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The Russians aren't coming

Republicans in the Maryland Senate who, a week earlier, passionately opposed a bill that would have made it easier for international observers to visit Maryland polling places, got an unlikely ally in their quest to quash the bill last week.

Senate President Thomas V. Mike Miller, D-Calvert/Charles/Prince George's, left the rostrum Wednesday to participate in the floor debate when the measure came up, announcing his opposition to the bill in light of indictments of 13 Russian nationals accused of interfering in the 2016 elections.

"Times have changed since this bill was introduced," Miller said. "Since last week, something unique happened.

"This bill might have been ready for prime time four weeks ago, or six years ago, or four years ago or even two weeks ago," Miller said. "But what has happened now with the indictment of these 13 men showing how vulnerable our elections are, not just to the Russians, but to people all over the world. … Our elections are very easy to manipulate. So I don't want these people in the room; I don't want anybody in the room except bonafide Americans with bonafide identity cards."

The bill was sent back to the Senate Education, Health and Environmental Affairs Committee, effectively killing it — at least for this year.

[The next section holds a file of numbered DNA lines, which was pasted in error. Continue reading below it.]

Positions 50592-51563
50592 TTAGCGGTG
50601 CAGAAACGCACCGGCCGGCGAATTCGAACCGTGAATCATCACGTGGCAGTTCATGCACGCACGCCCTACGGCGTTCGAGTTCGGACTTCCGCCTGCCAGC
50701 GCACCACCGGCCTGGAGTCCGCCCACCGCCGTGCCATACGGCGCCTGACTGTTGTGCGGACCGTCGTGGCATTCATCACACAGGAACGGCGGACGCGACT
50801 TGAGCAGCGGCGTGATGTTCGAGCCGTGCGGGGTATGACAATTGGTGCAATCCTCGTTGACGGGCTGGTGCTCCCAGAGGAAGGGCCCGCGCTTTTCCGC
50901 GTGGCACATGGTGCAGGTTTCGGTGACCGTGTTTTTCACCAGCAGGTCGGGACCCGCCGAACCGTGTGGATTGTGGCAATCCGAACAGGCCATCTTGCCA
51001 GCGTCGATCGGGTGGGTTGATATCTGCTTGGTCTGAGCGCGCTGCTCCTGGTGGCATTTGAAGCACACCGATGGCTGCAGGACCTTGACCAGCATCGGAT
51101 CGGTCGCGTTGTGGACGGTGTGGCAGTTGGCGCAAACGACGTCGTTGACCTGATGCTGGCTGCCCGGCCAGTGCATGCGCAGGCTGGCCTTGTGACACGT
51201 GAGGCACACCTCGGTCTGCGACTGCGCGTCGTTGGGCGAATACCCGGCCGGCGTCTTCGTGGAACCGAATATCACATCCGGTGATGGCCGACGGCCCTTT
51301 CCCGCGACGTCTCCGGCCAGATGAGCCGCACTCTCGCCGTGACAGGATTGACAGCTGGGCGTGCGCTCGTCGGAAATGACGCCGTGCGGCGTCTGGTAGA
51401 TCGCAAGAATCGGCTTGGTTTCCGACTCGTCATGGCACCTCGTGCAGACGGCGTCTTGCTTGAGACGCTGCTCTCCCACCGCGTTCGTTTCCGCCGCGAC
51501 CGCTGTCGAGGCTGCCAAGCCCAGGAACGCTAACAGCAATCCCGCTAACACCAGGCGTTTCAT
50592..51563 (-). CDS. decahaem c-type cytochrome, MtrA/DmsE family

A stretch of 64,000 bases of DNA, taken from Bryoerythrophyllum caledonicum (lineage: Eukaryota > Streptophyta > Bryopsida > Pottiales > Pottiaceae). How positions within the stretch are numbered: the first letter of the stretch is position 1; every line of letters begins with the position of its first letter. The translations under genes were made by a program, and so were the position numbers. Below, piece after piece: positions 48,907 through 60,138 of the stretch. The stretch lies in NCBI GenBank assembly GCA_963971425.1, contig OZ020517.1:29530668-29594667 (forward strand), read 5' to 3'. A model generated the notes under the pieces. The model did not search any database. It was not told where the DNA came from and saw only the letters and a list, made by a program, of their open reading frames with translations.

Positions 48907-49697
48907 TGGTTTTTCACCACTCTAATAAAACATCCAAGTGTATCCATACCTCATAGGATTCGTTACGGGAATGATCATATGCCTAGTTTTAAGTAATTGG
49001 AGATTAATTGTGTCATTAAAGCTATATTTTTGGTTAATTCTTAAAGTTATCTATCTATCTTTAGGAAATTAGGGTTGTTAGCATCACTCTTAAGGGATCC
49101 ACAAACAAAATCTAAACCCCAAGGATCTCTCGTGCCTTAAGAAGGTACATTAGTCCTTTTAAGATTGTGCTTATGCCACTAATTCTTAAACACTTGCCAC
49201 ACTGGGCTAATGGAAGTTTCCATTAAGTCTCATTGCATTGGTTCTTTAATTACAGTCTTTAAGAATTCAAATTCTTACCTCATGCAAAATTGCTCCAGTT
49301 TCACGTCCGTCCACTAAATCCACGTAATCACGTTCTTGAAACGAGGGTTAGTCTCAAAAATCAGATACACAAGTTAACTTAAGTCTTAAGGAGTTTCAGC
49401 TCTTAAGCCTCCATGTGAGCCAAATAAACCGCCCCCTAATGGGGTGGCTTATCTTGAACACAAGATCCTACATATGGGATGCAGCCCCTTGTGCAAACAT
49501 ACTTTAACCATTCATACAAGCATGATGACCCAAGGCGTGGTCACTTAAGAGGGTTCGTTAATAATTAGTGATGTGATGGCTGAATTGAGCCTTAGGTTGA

Flash those pearlies

Standing to oppose a bill that would raise fines for drivers caught on camera more than once speeding through work zones, Del. Haven Shoemaker, R-Carroll, declared Thursday to the House of Delegates, "in the interest of full disclosure, I hate cameras. I'm just gonna get that out of the way right now. Whether they be speed cameras, or red-light cameras or any of those darn cameras. I don't like 'em."

Whereupon many of the other delegates whipped out their phones and aimed at him with their — cameras.

"I like those cameras," he chuckled, then continued his speech, describing traffic cameras as "the biggest ripoff ever foisted on the Maryland motorist."

Hartings wins Senate approval

The Maryland Senate has confirmed the appointment of former Washington County Board of Education President Justin Hartings to the state board of education. Gov. Larry Hogan appointed Hartings to the state board last May. The appointment was unanimously confirmed Feb. 16.

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